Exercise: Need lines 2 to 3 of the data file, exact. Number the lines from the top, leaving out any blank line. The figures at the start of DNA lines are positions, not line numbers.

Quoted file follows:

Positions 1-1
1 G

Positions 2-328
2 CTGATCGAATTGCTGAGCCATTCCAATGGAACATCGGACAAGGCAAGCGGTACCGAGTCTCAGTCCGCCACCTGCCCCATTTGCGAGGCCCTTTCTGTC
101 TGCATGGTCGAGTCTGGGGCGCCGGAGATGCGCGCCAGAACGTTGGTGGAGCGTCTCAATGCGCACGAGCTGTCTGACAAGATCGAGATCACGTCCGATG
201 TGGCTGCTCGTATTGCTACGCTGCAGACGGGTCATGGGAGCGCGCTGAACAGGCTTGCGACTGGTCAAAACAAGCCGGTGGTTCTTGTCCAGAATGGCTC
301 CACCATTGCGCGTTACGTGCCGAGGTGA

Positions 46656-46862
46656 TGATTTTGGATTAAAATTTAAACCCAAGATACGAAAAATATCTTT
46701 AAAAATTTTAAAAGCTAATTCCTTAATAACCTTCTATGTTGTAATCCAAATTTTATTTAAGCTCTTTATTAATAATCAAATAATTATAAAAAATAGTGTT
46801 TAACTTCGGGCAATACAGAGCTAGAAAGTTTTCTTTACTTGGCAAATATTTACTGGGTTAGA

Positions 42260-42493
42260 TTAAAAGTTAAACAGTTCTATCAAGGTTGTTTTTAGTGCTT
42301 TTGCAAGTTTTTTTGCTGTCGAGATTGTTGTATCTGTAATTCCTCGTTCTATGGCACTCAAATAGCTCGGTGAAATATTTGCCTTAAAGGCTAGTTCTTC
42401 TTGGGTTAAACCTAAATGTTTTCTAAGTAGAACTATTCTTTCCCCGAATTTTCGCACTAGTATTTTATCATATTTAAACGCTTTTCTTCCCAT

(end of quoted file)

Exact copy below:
1 G

Positions 2-328